Republican lawmakers in North Carolina have legitimate grievances against the Democrat-controlled State Board of Elections. The latter has abused its power in overtly partisan ways in recent years, most egregiously by striking a collusive settlement with Democratic attorney Marc Elias and Democratic Attorney General Josh Stein in 2020 to change our election procedures in direct contravention of election laws enacted by the General Assembly.
The North Carolina Constitution clearly places the legislature in charge of writing our laws on such matters as voter registration, electoral districts, and voting procedures. Stein and the State Board were subsequently chastised by federal judges for their “arbitrary” and “flagrant” departures from the rule of law and the separation of powers.
Alas, Republican lawmakers are responding to this debacle by violating the separation of powers.
Senate Bill 749 would add three appointees to the North Carolina State Board of Elections, giving it eight members. The bill would also remove a member from each county board of elections, making them four-person panels. All boards would include an equal number of Republicans and Democrats. Advocates argue this will encourage more bipartisan cooperation. Detractors argue it will produce constant, bitter deadlocks.
As a practical matter, most elections boards already make most decisions by consensus. I think the detractors are exaggerating their case, and that there could be some salutary effects on the state board, in particular. But who gets to pick the board members? And who gets to resolve deadlocks?
Senate Bill 749 offers bad answers to these good questions. Right now the governor picks the members of the state board, three Democrats and two Republicans, from among four nominees offered by the Democratic Party and four from Republicans. Under the proposed change, the highest-ranking legislators in each chamber — president pro tem and minority leader in the Senate, speaker and minority leader in the House — would each pick two members, producing the 4-4 split. The bill also treats nominations from state parties as advisory. Legislative leaders aren’t required to choose from among them.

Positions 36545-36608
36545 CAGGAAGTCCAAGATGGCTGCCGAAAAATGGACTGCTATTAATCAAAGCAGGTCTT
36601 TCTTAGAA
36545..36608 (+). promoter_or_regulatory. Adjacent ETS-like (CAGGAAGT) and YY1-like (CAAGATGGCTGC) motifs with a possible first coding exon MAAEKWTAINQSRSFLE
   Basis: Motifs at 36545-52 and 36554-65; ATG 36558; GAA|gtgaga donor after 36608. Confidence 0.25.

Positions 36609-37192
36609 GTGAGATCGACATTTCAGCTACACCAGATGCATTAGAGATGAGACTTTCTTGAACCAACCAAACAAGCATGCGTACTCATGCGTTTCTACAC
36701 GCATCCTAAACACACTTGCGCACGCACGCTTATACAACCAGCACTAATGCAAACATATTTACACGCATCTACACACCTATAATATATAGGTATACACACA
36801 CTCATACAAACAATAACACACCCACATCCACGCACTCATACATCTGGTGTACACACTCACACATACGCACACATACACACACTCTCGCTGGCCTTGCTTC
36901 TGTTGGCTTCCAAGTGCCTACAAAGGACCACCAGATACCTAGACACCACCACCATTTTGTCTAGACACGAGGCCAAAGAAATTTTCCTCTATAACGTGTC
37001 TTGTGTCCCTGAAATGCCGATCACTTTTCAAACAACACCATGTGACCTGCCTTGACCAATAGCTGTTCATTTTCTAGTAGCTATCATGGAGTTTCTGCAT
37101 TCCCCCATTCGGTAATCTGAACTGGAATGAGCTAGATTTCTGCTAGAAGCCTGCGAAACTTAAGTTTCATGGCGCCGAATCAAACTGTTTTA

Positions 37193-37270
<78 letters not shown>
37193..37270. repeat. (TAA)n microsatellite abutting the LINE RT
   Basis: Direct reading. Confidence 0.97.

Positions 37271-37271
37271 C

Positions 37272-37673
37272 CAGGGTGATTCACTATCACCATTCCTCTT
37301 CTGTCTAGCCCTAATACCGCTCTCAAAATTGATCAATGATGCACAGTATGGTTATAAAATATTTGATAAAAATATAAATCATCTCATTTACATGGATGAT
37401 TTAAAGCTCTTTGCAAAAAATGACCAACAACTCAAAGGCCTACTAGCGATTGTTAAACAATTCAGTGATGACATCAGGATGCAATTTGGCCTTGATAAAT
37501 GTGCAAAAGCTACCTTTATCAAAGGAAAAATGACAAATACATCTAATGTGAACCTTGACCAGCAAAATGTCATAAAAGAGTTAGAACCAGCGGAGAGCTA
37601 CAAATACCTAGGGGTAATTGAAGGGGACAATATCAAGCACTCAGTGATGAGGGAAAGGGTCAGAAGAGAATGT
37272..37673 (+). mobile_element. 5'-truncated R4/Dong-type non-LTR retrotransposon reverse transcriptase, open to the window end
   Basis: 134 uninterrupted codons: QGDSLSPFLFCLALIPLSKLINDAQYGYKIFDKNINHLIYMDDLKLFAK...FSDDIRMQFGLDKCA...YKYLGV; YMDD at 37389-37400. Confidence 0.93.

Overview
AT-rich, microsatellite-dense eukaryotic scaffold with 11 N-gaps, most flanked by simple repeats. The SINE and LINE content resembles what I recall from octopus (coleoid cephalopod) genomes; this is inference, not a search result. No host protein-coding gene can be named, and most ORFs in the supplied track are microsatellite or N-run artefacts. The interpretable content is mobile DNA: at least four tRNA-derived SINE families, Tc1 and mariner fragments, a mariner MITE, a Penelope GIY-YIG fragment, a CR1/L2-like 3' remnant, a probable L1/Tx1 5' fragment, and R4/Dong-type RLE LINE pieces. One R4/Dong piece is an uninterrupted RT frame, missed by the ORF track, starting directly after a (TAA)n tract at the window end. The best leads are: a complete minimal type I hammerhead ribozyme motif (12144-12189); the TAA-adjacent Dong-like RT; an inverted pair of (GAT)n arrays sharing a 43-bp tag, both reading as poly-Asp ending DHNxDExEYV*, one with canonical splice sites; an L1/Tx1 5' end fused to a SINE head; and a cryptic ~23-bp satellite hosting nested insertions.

As for the 100 county boards, the State Board of Elections currently picks four of the five members, with the governor picking a fifth as chair. Under Senate Bill 749, it would again be the four legislative leaders who populate the local boards.
Whatever the merits of bipartisan boards might be, this is a flatly unconstitutional way of selecting and governing them. The administration of elections is an inherently executive function. And when these boards hear complaints about or challenges to electoral procedures and outcomes, they are acting in either executive or quasi-judicial roles, depending on how you define it, but certainly not legislative ones.
I’ve written before about the North Carolina Supreme Court’s 2016 decision in McCrory v. Berger, which rejected a legislative attempt to determine the majority composition and operation of administrative boards. The court didn’t rule that only the governor has a legitimate role in filling administrative offices. Indeed, the author of the majority decision in 2016, former Chief Justice Mark Martin, wrote a dissent in 2018 upholding a prior version of a bipartisan elections board.
Martin did so, however, because that prior version retained gubernatorial appointment of the new eight-member State Board of Elections. That bill simply required that the governor appoint no more than four members from his own party. It also allowed the governor to remove any member of the board for “misfeasance, malfeasance, or nonfeasance.”
Lawmakers could comply with the state constitution by substituting this prior language for filling the reconstituted state and local elections boards. Or they could assign the appointments to some other executive, such as the secretary of state, perhaps with Senate confirmation (also expressly permitted by the constitution).
What they can’t do is give lawmakers the power to appoint all the members (and to resolve deadlocks over, say, personnel decisions, as Senate Bill 749 currently does). Not if legislative leaders want to uphold the very separation of powers they have previously — and commendably — championed.